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I wonder how many fans of the 2010 NBC dramedy Parenthood were aware that not only was it based on a movie, but also that it was not the first attempt to adapt that movie for series?
Ron Howard’s Parenthood was released in theaters in 1989, and featured an incredible cast including Steve Martin, Mary Steenbergen, Rick Moranis, Martha Plimpton, Diane Wiest and Keanu Reeves. It’s a cute slice of life story about the highs and lows of — you guess it — parenthood. In 1990, a TV adaptation was ordered — but it didn’t last a full season. The 2010 version was a different story, running for six seasons despite never being a ratings hit.
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Lassie/Lassie Come Home
Arguably the most famous dog character in the history of film and television, Lassie has been an institution since the 1940’s. Her first “starring” film was Lassie Come Home in 1943 (produced by MGM). All told, there have been at least 10 Lassie movies released to theaters, with the most recent being a German version in 2020.
Of course, Lassie was an even bigger hit on the small screen. Her first series was Lassie that started in 1954, and ran for an incredible 19 seasons that produced nearly 600 episodes. Since then there have been a number of other series, though none saw the same success as the first (The New Lassie in 1989, Lassie in 1997, and the animated series The New Adventures of Lassie in 2014). There was even an anime version released in 1996 in Japan called Famous Dog Lassie.
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What We Do in the Shadows/Wellington Paranormal
What We Do in the Shadows, the 2014 movie about a group of vampires living together in Wellington, is on par with any of the great Mockumentaries. It perfectly marries its ridiculous premise with the documentary form to heighten the absurdity that would be the practical life of a vampire. The FX TV series that premiered in 2019 takes everything that was right with the film and adds the extra layer of exploring a larger vampire society. It is one of the funniest, most interesting TV shows on the air.
Wellington Paranormal actually predates the What We Do in the Shadows TV series by a year, first airing in New Zealand in 2018. However, it only started being broadcast in the United States on the CW — and then uploaded to HBO Max in 2021. The two lead characters are the police officers briefly featured in the original movie. While not as funny as What We Do in the Shadows on FX, it is still worth watching if you enjoy the rest of the franchise.
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Friday the 13th
Friday the 13th: The Series is a blatant case of bait and switch. Sometimes, in the process of adapting a story from film to television, certain changes must be made. Maybe the premise needs to be tweaked to sustain the narrative indefinitely? Or the scope needs to change because of budgetary concerns? We can forgive that as an audience — to a point.
That isn’t the case here. Producers of Friday the 13th took a show that was being developed (called The 13th Hour) and slapped their film franchise’s name on it. Can you guess how many episodes featured Jason Voorhees? Exactly zero.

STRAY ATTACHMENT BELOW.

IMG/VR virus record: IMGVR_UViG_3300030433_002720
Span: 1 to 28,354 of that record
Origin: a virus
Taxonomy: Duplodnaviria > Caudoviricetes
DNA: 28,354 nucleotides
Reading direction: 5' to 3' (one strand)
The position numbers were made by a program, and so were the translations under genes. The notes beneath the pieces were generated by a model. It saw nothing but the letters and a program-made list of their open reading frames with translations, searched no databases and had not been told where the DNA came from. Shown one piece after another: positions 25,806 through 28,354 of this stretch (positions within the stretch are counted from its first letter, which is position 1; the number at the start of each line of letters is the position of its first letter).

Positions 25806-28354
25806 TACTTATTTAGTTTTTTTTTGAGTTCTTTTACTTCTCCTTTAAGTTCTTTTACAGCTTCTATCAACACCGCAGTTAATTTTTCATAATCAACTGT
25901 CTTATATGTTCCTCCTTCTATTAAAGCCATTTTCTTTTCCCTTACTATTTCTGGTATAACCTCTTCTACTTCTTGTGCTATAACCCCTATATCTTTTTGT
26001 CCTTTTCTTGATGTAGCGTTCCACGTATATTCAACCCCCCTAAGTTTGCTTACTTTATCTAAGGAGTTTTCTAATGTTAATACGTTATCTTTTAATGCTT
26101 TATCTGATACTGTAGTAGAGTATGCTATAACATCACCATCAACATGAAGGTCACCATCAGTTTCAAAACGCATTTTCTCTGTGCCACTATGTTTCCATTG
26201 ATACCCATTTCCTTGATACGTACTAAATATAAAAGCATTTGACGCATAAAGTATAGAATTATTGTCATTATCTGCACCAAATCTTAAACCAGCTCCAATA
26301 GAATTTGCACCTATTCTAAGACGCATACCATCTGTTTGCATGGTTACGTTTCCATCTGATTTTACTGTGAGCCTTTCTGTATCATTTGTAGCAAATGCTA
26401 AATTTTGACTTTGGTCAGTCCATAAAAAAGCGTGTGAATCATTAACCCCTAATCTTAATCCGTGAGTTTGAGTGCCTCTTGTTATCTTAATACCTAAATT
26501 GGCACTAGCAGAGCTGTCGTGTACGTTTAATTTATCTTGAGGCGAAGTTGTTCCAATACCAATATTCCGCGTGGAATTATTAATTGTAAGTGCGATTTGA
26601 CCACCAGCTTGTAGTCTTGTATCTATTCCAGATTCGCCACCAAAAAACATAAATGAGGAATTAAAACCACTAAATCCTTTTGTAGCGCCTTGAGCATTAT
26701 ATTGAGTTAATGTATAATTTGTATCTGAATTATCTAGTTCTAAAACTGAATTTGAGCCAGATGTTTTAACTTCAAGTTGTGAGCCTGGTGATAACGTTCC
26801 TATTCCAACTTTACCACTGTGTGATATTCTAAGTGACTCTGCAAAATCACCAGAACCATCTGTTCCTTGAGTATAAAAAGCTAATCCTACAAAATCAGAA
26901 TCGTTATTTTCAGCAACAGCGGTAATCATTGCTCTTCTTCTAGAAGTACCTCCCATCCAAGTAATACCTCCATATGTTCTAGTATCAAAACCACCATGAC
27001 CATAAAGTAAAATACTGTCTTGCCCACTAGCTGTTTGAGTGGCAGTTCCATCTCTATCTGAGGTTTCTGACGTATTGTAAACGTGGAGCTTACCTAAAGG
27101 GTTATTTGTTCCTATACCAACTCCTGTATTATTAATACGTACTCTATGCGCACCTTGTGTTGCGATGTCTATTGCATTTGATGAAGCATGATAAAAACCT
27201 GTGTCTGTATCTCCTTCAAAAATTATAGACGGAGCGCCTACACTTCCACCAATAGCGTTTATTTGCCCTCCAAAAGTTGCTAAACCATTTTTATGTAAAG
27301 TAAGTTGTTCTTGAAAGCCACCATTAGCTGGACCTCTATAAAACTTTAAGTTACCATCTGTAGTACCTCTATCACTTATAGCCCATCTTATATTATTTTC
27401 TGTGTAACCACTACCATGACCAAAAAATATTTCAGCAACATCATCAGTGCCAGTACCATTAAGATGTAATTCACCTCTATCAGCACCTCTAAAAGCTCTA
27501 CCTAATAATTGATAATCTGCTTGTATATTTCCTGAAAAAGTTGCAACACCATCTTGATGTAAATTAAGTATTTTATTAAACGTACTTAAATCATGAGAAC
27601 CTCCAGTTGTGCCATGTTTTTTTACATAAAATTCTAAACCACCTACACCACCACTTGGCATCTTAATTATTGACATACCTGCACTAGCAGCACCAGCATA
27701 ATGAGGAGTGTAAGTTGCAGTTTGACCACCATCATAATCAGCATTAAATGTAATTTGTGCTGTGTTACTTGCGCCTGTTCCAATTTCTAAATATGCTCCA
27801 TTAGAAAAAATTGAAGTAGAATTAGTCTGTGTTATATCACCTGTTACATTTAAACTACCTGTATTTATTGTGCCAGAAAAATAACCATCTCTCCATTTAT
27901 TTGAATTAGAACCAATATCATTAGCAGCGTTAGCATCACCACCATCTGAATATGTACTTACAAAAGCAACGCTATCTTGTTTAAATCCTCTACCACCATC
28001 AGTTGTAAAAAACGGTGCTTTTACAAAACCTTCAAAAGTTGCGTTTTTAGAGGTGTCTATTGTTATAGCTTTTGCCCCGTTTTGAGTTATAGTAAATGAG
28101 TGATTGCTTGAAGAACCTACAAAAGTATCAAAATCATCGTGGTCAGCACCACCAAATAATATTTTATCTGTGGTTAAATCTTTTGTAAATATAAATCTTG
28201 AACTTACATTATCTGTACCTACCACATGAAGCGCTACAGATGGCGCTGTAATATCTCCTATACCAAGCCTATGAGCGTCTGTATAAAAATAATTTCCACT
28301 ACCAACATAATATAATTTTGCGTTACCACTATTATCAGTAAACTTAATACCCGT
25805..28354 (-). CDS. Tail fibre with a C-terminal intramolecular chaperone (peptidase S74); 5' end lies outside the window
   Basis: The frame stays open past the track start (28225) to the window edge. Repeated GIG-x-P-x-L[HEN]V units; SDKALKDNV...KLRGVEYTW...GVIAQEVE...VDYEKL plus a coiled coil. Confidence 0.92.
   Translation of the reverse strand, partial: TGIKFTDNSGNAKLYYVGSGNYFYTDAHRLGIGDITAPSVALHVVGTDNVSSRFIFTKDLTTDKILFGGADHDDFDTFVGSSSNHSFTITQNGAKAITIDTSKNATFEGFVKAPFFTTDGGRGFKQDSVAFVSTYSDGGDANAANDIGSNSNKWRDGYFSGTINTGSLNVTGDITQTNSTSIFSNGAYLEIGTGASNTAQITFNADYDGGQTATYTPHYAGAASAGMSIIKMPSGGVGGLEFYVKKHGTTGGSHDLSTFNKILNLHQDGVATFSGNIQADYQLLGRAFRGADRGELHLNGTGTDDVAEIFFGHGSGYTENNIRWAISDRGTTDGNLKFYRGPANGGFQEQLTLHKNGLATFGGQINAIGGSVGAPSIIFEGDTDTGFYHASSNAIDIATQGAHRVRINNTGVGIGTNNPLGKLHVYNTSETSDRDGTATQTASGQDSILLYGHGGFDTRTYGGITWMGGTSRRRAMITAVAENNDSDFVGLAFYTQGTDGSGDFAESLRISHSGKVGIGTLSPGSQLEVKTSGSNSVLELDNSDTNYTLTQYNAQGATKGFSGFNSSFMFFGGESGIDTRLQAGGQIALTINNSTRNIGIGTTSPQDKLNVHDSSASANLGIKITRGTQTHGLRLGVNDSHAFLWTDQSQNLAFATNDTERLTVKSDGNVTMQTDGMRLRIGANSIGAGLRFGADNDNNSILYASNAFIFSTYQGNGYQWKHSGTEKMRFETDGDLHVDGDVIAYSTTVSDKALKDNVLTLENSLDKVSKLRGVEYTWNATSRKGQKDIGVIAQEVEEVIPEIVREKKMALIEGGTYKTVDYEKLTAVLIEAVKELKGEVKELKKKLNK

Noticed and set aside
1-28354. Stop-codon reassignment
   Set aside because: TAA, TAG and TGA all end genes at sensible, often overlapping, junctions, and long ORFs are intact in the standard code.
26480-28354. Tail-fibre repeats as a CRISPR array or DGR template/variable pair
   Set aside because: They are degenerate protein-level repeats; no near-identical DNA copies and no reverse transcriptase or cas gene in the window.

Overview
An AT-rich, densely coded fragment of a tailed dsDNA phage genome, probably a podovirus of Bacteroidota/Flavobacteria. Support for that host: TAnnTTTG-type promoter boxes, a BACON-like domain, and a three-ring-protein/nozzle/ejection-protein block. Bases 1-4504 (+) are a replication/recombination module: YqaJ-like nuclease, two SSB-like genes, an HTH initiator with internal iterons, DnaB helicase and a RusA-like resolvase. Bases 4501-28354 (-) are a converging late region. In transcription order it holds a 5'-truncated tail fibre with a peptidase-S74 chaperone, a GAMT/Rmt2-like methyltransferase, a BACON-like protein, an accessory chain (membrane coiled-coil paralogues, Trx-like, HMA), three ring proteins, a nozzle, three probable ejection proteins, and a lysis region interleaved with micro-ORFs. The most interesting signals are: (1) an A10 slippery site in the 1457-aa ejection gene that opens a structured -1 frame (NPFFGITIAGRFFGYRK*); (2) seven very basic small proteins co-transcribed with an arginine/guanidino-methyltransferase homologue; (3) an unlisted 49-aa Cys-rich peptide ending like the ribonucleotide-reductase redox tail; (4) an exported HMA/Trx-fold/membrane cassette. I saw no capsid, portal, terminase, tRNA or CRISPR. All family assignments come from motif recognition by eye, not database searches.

The horror series ran for three seasons starting in 1987 and followed two young antique store owners who must recover cursed antiques. It is only notable for being fairly graphic and outside the normal standards of late ’80’s television. One of the worst “adaptations” in TV history.
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All credit to Noah Hawley, the creator behind the Fargo TV series, for having the chutzpah to attempt to adapt a Coen Brothers film. Also, kudos to him for that adaptation being faithful and good. First airing in 2014, Fargo uses the anthology format to tell a different dark crime story with each season. The casting is incredible — it’s almost as if people are unable to say no to the series’ producers. Fargo is also lousy with references not only to the original movie but to the Coen Brothers’ entire filmography. This is one of the best movie to TV adaptations of all-time in that it focused more on getting the style and tone right instead of approximating characters and story beats.
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The first time Westworld was adapted to television was actually all the way back in 1980. Titled Beyond Westworld, the series followed a Delos security chief matching wits with an evil scientist who is trying to pervert Delos technology. It was quickly canceled.
The superior TV adaptation, of course, is the current 2016 HBO series. Borrowing not only from the original 1973 Westworld film but also the sequel, Futureworld, the modern Westworld television series is a dense, winding maze of a narrative. Some will find this intriguing, others will become increasingly frustrated. The first season, on its own, is a masterpiece. A self-contained story that you can walk away from feeling satisfied. Later seasons are still fine television, but the story manages to get even more vague and ponderous as it goes on.
The original movie, directed by Michael Crichton, is a fine little genre film — one that sets the stage for the slasher genre that would develop a few years later. That being said, the HBO series has improved upon the original premise in every way possible.